Autism, Personality Disorder: Misdiagnosis and Stigma

An article by Dr Judy Eaton introducing a new book and workshop around the misdiagnosis of people with Autism

Autism, Personality Disorder: Misdiagnosis and Stigma


Why too many Autistic female adults are getting wrongly diagnosed with Borderline Personality Disorder.

Over the past twelve months , I have been writing another book, along with several very helpful contributors who have been kind enough to share their stories with me. The original title of the book contained the words ‘complex presentations’.  This has now been changed.  It became very clear when writing that it wasn’t the autistic people who were ‘complex’, it was the fact that the system does not understand or accommodate Autistic people, particularly females (and non-binary and trans people), in fact, anyone who does not fit the stereotypical view of Autism.

The book is about misdiagnosis and misunderstanding, and covers a range of areas from assessment and diagnosis through to inpatient care, and how Autistic people are dealt with in the criminal justice system. The book is scheduled to be published this summer.

This is often the decision of one person, and somehow seems to override anything that has gone before …

One area that has come up time and time again is the issue of people being diagnosed with Borderline (or Emotionally Unstable) Personality Disorder, sometimes in addition to an Autism diagnosis, but more often than not, instead of.  This is often the decision of one person, and somehow seems to override anything that has gone before, even when people have gone through a NICE compliant Autism assessment process and received a diagnosis.  So why does this matter? First, and most importantly, because it is an incredibly stigmatising diagnosis.  I had not realised before I started writing the book, just how much having a BPD diagnosis can impact upon future medical treatment (people are seen as ‘attention seekers’ or ‘hysterical’) and judgements about someone’s parenting (mothers are deemed too emotionally unstable to cope with their children).  The degree of stigma associated with this diagnosis is not just anecdotal, it is confirmed in research that acknowledges that people with BPD are treated differently by people who come in contact with them.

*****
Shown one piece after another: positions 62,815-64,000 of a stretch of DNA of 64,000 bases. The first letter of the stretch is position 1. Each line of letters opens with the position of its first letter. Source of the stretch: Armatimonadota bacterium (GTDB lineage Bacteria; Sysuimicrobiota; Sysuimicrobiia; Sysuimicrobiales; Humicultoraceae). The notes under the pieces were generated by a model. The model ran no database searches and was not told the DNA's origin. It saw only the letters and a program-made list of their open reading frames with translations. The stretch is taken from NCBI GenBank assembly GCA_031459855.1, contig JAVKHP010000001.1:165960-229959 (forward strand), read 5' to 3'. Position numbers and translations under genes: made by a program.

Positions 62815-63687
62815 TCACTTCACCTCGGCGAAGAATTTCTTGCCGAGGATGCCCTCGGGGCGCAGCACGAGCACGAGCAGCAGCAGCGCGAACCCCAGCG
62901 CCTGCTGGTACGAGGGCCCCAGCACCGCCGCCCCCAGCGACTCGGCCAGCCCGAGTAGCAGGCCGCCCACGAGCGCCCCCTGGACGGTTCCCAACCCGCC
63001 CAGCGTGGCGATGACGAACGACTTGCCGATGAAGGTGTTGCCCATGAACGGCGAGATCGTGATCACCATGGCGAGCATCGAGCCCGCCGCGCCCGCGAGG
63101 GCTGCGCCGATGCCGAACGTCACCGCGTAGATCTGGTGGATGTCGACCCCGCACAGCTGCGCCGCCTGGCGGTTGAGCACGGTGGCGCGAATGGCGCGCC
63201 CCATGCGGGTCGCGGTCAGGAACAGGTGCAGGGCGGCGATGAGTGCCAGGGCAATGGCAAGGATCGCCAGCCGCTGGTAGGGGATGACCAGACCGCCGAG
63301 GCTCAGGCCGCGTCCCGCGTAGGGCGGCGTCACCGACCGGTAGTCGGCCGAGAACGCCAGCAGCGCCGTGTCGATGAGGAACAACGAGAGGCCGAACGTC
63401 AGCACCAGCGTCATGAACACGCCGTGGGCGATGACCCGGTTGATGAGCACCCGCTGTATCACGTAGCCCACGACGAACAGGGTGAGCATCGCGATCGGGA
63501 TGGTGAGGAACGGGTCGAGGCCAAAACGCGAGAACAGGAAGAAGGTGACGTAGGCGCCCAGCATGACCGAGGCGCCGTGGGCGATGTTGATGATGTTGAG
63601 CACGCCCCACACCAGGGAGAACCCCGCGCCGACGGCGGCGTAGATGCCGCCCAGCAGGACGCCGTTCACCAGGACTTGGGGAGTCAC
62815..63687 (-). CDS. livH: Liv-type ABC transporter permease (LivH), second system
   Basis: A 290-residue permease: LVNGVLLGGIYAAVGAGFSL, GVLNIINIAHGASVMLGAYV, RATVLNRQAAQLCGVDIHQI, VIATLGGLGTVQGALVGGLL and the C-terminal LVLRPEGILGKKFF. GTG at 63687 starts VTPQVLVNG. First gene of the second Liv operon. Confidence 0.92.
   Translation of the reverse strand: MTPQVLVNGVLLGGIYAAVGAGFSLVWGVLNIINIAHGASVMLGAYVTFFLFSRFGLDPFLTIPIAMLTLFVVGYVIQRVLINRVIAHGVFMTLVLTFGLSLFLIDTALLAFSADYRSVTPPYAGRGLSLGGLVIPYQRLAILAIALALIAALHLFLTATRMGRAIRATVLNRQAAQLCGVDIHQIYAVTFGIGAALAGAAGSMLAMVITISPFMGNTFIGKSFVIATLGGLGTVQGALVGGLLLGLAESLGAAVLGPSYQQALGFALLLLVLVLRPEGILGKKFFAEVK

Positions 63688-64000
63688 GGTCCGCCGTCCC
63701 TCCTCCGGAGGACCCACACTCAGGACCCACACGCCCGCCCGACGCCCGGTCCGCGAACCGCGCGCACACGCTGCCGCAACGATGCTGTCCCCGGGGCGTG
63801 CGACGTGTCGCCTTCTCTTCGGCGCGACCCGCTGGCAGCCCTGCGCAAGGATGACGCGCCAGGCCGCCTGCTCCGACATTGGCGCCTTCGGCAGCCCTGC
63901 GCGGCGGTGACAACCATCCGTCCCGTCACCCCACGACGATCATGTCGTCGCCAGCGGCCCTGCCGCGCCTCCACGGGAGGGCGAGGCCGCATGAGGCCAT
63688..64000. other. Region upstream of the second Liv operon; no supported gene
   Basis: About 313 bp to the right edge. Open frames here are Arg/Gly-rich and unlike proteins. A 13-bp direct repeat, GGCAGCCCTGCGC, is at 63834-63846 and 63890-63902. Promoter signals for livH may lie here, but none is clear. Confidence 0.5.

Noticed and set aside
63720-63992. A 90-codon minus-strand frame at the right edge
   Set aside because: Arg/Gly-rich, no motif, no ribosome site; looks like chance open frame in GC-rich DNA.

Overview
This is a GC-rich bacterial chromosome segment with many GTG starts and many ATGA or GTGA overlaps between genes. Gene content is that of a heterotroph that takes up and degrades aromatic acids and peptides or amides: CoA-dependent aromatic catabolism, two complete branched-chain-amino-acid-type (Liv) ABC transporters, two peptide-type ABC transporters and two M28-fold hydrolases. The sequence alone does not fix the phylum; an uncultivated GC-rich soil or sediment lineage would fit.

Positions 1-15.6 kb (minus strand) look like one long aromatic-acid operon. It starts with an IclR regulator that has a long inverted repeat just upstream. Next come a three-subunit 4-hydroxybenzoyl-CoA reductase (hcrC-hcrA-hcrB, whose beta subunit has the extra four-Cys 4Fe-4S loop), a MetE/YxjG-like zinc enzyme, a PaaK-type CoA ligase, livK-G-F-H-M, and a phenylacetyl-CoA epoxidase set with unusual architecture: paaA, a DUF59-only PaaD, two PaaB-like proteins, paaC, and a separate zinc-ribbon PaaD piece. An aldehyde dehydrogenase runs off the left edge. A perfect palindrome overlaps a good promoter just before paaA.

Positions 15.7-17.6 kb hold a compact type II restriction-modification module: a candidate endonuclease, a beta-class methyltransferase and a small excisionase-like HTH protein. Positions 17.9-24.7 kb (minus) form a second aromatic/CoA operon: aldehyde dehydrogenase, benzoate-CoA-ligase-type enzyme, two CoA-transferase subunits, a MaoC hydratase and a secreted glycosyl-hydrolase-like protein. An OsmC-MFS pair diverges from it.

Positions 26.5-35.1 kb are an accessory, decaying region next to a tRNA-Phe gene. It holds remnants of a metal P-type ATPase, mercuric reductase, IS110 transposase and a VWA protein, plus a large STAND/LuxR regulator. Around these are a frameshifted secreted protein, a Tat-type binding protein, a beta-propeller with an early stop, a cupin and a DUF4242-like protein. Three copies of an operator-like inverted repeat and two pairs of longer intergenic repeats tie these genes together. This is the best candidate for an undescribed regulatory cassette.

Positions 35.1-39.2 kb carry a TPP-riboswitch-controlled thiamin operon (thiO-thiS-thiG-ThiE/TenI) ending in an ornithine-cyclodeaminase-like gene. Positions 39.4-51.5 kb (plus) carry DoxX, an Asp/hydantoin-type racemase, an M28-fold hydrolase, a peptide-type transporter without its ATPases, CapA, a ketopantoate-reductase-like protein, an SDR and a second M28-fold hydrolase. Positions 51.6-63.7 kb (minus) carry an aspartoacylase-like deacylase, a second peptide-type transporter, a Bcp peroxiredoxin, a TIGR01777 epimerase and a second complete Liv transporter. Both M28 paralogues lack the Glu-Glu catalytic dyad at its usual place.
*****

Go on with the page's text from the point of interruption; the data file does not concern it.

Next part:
Borderline Personality Disorder is fundamentally a description of someone in distress and is described in the diagnostic manuals as a ‘pattern of instability in interpersonal relationships, self-image and affects, and marked impulsivity’.

Certain personality disorders (e.g. antisocial personality disorder) are diagnosed more frequently in males.  Others (e.g. borderline, histrionic, and dependent personality disorders) are diagnosed more frequently in females.  

The issue is that only five of the criteria outlined below actually need to be present for this diagnosis to be made.

  1. Frantic efforts to avoid real or imagined abandonment
  2. A pattern of unstable and intense interpersonal relationships
  3. Identity disturbance – persistently unstable self-image
  4. Impulsivity in at least two areas (substance abuse, binge eating, spending money, sex)
  5. Recurrent suicide attempts or self-harm
  6. Affective instability (rapid mood changes)
  7. Chronic feelings of emptiness
  8. Inappropriate or intense anger
  9. Transient paranoid thoughts or dissociative symptoms.

However, by ignoring their Autism, and the reasons why they may be displaying this level of distress, professionals who choose to give this diagnosis, rather than exploring Autism, are doing them a great disservice.  It may also adversely affect the treatment and support they receive.  In addition, the wording of the criteria is, in my opinion, misogynistic and derogatory.  Who has the right to decide whether someone’s anger is ‘inappropriate’?

It is not difficult to see how many Autistic people would, in theory, meet these criteria though.  They face (or have faced if they are older) a lifetime of misunderstanding and trying to exist in an environment when they might be bullied or discriminated against. Or alternatively where they mask or camouflage their authentic selves to the point that they burn out.

I have worked with some incredibly brave and resilient women

Writing my book has been a privilege.  I have worked with some incredibly brave and resilient women, who have all had some dreadful, and entirely avoidable, experiences.  It raises the question of how many undiagnosed and misdiagnosed people (young and old) are still out there, and how important it is to get an appropriate assessment and a better understanding, both for the person and those around them.  It is to be hoped that this would reduce the number of people suffering and being stigmatised and judged because of a label that essentially means they are distressed, not that they have a ‘disordered’ personality.

Future workshop on the topic

On 22nd May 2023, Cathie Long, and myself, are presenting a workshop titled ‘Autism, Personality Disorder: Misdiagnosis and Stigma’.

If you’d like to join, full details can be found following this link:

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